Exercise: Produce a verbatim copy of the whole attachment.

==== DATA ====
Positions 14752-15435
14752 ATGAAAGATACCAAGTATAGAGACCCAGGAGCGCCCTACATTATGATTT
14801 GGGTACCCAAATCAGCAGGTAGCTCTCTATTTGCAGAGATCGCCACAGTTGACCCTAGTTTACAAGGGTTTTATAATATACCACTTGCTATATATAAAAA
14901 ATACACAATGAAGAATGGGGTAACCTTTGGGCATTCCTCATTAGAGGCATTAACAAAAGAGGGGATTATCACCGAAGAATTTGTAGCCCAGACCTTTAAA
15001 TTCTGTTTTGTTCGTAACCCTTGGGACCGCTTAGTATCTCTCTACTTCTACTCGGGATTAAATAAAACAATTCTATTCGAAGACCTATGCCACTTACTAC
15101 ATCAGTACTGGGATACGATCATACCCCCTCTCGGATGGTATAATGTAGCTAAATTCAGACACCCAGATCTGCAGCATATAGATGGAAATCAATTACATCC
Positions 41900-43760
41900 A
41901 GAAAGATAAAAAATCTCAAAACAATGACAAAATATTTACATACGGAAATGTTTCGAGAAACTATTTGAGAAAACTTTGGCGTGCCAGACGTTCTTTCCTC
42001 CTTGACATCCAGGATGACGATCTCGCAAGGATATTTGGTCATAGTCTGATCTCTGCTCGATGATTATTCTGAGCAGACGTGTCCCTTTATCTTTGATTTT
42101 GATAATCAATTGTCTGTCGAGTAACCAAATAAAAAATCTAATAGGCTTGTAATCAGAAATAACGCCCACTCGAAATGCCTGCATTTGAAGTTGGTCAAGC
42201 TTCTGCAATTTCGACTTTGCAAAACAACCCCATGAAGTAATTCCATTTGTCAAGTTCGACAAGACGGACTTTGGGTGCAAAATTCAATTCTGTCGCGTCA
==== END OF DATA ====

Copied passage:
Positions 14752-15435
14752 ATGAAAGATACCAAGTATAGAGACCCAGGAGCGCCCTACATTATGATTT
14801 GGGTACCCAAATCAGCAGGTAGCTCTCTATTTGCAGAGATCGCCACAGTTGACCCTAGTTTACAAGGGTTTTATAATATACCACTTGCTATATATAAAAA
14901 ATACACAATGAAGAATGGGGTAACCTTTGGGCATTCCTCATTAGAGGCATTAACAAAAGAGGGGATTATCACCGAAGAATTTGTAGCCCAGACCTTTAAA
15001 TTCTGTTTTGTTCGTAACCCTTGGGACCGCTTAGTATCTCTCTACTTCTACTCGGGATTAAATAAAACAATTCTATTCGAAGACCTATGCCACTTACTAC
15101 ATCAGTACTGGGATACGATCATACCCCCTCTCGGATGGTATAATGTAGCTAAATTCAGACACCCAGATCTGCAGCATATAGATGGAAATCAATTACATCC
Positions 41900-43760
41900 A
41901 GAAAGATAAAAAATCTCAAAACAATGACAAAATATTTACATACGGAAATGTTTCGAGAAACTATTTGAGAAAACTTTGGCGTGCCAGACGTTCTTTCCTC
42001 CTTGACATCCAGGATGACGATCTCGCAAGGATATTTGGTCATAGTCTGATCTCTGCTCGATGATTATTCTGAGCAGACGTGTCCCTTTATCTTTGATTTT
42101 GATAATCAATTGTCTGTCGAGTAACCAAATAAAAAATCTAATAGGCTTGTAATCAGAAATAACGCCCACTCGAAATGCCTGCATTTGAAGTTGGTCAAGC
42201 TTCTGCAATTTCGACTTTGCAAAACAACCCCATGAAGTAATTCCATTTGTCAAGTTCGACAAGACGGACTTTGGGTGCAAAATTCAATTCTGTCGCGTCA